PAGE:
He pushed the creaking door open with the "Tink" of a broken bell and immediately found himself in the middle of all manner of dusty sporting memorabilia and bulging paraphernalia.
Old trophies and medals in boxes, caps, armbands, signed photos and Figurine Panini albums, a complete set of West Indies touring athletic supports (unwashed) were draped over gloves and shin guards, shirts, boots and a mounted display of Accrington Stanley lucky heather.
As if by magic the shopkeeper appeared, he was a short and balding man in a striped pinafore.
"Good morning sir," said the man.
"Good morning to you," Eckles replied.
"If I’m not mistaken you are a Rabid man are you not sir?"
"I am and," Eckle and paused for effect "...he he! Are you Mr. Bollocks then?"
The round faced man stiffened slightly. "It’s pronounced Bo – lock if you don’t mind. Are you looking for anything in particular or just perusing the annals of history?"
"Not really into annals as it happens, or history, I can’t even remember where I left me fags. I just came in to look at that old nose protector in the window."
"Oh yes, a lovely piece that, rumoured to have belonged to a descendant of Ethelred the Unready. We have many titbits that might awaken your historical curiosity, what about this, it’s an original print of the first FU Cup final at Wembley."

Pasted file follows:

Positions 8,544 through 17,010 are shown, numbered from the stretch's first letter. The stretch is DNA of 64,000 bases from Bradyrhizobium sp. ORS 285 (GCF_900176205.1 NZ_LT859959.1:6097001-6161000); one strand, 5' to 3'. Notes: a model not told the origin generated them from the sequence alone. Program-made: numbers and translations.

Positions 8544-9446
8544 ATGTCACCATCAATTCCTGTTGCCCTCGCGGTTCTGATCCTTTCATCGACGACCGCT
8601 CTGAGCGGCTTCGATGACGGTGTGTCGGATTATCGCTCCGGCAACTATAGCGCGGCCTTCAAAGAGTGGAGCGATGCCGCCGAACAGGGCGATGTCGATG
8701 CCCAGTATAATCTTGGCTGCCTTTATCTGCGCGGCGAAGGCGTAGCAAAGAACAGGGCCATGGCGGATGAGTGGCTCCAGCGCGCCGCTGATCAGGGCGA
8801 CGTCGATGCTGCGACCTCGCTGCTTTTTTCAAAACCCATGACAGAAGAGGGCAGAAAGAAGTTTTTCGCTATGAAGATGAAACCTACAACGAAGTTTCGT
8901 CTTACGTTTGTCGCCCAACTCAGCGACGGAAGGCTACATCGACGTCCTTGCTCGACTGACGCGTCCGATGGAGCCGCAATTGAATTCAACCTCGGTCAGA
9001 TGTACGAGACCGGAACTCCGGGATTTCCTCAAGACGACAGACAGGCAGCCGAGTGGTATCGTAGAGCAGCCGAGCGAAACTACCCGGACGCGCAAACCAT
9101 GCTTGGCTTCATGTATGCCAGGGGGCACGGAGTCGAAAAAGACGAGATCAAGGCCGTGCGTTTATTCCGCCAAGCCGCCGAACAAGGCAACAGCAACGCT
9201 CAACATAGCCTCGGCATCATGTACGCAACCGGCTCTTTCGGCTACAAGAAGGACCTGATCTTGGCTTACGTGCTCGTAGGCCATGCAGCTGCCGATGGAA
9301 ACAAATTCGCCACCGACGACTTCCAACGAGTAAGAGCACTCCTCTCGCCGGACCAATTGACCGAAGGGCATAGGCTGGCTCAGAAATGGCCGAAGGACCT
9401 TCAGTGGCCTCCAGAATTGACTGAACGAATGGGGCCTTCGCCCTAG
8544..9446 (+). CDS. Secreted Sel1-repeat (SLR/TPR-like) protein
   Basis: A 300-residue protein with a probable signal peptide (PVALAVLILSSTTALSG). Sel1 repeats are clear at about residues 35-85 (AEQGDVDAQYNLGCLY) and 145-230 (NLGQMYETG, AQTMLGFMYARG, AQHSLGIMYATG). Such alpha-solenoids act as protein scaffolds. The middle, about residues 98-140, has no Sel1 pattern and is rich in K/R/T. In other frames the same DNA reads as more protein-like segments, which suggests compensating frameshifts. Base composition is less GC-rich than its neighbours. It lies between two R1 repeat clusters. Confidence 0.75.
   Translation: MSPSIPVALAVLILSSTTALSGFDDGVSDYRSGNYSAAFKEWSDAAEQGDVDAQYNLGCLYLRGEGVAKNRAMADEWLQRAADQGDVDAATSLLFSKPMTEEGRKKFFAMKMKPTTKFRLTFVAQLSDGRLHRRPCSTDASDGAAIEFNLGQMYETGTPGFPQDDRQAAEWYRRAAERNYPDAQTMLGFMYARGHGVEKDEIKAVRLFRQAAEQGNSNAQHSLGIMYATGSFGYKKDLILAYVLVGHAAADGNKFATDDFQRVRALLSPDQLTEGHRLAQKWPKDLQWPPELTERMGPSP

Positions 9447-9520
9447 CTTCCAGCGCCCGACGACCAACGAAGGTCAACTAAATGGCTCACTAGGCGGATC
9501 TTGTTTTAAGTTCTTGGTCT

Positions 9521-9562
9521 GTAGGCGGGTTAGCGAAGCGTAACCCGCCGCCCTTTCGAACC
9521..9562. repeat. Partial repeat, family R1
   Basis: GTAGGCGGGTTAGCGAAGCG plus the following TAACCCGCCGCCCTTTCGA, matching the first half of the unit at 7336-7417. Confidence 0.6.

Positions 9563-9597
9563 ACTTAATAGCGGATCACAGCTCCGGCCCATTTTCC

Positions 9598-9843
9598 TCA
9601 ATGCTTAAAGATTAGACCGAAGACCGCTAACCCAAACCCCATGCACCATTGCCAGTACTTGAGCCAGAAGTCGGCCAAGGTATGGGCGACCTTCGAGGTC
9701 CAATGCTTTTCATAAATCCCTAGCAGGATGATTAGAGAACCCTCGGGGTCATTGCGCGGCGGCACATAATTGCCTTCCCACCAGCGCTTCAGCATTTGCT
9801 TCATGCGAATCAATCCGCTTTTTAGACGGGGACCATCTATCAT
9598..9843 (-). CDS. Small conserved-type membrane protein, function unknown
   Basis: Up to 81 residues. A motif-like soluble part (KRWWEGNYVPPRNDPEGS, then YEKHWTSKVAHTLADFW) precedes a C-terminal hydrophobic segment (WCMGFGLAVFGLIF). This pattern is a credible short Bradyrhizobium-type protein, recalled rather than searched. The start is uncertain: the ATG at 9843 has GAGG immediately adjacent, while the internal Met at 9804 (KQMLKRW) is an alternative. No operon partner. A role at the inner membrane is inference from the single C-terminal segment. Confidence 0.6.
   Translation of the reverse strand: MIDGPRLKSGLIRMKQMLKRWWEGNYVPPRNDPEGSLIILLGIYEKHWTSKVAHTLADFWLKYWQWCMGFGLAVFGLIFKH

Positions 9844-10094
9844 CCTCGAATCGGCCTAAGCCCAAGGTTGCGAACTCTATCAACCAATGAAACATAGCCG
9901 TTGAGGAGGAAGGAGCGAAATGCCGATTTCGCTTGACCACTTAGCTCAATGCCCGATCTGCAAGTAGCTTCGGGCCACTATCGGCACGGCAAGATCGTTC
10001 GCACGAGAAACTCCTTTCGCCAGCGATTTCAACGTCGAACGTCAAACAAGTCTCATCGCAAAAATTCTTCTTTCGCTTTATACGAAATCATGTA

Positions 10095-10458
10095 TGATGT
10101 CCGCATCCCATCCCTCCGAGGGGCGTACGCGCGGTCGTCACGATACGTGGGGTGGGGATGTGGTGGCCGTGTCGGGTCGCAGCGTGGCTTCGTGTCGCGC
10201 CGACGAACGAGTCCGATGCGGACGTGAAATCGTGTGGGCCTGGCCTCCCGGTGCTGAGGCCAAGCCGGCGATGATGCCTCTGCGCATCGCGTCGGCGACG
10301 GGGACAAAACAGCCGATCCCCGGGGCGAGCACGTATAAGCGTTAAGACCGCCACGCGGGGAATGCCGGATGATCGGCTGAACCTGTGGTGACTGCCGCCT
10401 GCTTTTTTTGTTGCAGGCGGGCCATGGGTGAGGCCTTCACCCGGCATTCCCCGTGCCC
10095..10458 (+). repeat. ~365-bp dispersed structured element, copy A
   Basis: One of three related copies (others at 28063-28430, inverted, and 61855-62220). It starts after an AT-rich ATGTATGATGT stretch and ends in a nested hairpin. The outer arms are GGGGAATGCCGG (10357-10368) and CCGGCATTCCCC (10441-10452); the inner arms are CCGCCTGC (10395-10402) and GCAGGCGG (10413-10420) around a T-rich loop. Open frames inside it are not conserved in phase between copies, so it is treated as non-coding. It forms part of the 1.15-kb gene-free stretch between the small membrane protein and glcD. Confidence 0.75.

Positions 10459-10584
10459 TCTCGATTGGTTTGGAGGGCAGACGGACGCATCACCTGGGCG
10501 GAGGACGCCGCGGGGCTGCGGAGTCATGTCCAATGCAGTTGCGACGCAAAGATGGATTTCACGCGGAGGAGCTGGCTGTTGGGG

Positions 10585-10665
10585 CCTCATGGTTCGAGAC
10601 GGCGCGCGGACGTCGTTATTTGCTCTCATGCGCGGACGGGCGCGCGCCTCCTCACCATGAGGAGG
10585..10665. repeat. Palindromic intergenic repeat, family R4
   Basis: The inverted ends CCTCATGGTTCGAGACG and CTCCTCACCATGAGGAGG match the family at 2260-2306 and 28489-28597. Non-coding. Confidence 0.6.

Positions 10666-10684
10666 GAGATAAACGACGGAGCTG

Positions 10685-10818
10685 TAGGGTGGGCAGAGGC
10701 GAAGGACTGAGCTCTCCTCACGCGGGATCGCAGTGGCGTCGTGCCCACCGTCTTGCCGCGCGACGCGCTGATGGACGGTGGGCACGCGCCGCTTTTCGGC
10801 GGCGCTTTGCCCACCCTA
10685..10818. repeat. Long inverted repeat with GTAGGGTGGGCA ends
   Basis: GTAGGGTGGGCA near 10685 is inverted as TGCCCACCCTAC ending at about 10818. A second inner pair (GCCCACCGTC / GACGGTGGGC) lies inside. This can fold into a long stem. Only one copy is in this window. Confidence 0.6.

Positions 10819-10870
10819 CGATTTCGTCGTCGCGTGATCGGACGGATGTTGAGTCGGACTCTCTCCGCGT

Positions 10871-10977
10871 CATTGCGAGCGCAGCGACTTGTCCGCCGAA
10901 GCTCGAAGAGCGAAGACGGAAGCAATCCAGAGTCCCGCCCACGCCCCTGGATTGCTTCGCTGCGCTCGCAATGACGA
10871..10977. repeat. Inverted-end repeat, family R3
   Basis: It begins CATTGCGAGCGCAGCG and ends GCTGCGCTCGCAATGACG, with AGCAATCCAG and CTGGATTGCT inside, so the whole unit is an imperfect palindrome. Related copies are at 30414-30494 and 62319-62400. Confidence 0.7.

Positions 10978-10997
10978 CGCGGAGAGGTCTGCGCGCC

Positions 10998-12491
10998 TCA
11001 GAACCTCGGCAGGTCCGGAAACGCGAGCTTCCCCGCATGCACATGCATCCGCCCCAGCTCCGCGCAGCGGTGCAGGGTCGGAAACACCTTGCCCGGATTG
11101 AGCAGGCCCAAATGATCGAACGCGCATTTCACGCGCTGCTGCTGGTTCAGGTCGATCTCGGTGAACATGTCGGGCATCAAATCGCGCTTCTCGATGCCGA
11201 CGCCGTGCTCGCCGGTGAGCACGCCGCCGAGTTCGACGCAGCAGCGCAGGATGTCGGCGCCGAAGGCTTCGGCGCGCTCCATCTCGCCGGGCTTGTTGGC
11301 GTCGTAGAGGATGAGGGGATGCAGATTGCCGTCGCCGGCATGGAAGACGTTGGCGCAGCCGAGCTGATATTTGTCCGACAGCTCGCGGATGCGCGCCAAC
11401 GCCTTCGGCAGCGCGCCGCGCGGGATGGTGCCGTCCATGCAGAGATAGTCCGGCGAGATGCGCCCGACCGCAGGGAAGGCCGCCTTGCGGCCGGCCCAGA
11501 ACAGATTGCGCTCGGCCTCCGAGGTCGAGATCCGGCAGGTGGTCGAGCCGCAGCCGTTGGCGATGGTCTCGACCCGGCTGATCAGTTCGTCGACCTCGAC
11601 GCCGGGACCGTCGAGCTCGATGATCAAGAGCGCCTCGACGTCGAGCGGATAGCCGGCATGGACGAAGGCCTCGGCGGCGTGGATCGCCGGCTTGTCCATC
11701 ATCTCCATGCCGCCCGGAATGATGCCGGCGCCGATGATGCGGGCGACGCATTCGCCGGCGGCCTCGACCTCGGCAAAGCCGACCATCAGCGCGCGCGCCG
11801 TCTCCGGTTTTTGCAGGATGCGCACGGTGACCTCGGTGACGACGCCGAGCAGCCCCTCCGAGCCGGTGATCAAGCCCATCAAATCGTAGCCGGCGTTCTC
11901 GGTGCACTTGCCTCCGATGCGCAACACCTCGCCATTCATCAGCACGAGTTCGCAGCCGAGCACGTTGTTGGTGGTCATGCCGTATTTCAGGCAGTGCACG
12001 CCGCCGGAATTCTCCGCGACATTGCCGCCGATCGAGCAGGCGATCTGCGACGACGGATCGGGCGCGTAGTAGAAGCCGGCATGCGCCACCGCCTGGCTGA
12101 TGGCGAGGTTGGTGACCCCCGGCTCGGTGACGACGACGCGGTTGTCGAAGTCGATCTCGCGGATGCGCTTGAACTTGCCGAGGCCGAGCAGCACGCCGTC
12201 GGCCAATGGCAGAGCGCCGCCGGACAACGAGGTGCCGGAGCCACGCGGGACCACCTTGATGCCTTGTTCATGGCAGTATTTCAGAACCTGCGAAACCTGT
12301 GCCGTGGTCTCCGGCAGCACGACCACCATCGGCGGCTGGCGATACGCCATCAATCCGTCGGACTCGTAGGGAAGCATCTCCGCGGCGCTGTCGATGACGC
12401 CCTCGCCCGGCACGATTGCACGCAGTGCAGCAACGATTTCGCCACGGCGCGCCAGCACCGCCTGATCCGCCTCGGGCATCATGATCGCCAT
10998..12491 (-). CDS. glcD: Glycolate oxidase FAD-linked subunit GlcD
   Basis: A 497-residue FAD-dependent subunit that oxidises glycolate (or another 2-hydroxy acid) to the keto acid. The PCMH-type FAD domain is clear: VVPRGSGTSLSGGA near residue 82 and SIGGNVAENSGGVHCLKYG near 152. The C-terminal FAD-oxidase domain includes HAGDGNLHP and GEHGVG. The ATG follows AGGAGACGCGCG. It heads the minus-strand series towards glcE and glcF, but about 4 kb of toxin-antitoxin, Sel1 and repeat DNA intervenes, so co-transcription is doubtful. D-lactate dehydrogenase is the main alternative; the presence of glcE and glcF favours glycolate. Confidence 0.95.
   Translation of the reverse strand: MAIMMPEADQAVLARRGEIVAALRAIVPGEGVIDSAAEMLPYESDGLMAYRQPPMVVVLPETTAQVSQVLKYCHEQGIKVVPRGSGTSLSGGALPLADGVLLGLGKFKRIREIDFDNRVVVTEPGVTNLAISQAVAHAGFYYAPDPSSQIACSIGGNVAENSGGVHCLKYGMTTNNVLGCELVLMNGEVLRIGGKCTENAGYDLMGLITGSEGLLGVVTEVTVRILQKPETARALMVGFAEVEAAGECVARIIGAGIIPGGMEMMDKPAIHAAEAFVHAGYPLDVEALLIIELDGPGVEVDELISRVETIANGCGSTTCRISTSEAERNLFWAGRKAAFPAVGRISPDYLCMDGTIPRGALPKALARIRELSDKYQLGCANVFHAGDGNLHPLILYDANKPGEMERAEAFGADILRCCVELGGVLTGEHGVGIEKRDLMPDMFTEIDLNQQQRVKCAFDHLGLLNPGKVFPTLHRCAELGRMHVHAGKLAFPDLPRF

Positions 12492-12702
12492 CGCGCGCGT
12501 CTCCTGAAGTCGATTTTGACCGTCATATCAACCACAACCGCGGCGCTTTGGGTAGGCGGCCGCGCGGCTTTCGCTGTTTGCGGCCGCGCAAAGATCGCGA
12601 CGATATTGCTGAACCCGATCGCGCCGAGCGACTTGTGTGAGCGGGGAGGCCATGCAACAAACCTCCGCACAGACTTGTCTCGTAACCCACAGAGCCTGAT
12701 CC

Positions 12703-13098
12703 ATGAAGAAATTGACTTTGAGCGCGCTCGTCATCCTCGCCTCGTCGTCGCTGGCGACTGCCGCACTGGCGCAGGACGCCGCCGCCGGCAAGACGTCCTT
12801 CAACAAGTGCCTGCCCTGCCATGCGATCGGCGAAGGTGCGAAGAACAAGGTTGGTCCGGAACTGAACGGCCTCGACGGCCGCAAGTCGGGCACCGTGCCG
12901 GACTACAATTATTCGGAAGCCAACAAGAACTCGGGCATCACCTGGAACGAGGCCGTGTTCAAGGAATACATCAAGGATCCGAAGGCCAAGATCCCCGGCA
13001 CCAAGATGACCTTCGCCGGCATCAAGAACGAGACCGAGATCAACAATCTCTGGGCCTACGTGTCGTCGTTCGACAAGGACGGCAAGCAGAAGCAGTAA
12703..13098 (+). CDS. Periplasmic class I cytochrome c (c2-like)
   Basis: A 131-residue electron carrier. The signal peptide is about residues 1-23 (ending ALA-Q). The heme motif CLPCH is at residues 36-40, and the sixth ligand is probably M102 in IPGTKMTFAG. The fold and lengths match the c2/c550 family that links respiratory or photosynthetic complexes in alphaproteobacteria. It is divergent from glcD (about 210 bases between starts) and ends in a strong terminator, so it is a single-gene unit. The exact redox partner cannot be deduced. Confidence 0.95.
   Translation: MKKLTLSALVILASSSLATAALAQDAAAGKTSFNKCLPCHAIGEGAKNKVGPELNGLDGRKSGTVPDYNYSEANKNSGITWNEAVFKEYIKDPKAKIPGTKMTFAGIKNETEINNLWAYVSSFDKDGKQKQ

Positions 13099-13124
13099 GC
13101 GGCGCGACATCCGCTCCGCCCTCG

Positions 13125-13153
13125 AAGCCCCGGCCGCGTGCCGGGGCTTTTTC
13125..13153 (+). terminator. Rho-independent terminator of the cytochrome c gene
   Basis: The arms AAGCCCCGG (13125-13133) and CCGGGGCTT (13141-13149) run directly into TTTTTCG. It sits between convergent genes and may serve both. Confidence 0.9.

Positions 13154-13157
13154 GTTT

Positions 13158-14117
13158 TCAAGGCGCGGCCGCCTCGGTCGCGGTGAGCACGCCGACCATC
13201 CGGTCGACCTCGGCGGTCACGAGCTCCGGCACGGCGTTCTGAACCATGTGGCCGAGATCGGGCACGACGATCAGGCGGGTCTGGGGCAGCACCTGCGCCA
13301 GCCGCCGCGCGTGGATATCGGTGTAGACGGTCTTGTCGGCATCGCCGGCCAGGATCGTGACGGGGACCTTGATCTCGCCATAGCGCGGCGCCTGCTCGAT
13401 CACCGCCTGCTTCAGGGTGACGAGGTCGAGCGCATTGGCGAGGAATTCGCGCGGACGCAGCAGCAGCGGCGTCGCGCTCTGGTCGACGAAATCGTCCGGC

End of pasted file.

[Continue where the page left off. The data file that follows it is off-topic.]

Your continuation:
"Oh, I saw that. The Gorky Blu Meanies won didn’t they?"
"Noo, not the new Wembley the original Wembley, don’t they have Wembley where you come from?"
"No we don’t, who’s that then?"
"Ah, that’s PC George Scorey."
"That’s a fancy name for a horse," said Eckle.
"No the copper, the horse was called Billie, its called The White Horse Final now you know."
"Did he win then did he? Did he? Heh!"
"No, Bolton won, but they single-handedly kept 200,000 fans in order. Djunno he wasn’t even on duty that day?"
"Who the horse?"
"No the copper."
"So why did he have his horse with him then?"
"I don’t know."
They chatted gaily away like this for a while and then the conversation turned to Mr Bolock’s business partners who could do wonders with in vitro fertilization and the possibilities presented by an unusual light box in the back room.
"Ye what? You’ve got a magic light box that can send me back in time so’s I can collect his sperm for your mate? Yer mad, man! Heh!"
"Well that nose plate is solid silver and it would probably be worth a few thousand to a collector you know, what if we called it payment?" said the wily antiquarian.
"A few thousand you say. Hmm." Eckle rubbed his Belgian chin "And I’d definitely be back in time for this afternoons match?"
"Oh yes, the time you spend in the… er …light box doesn’t count here, you’ll be back as soon as you left."
"Mmm, well alright then, where is it? Back there?"
The little shopkeeper pulled back a heavy green velvet curtain to reveal a shining light box in the centre of a gloomy ante-room.
"That’s right," he said with a little smile "just put the picture on the box. Oh, you might need this," and he handed Eckle a very large test tube.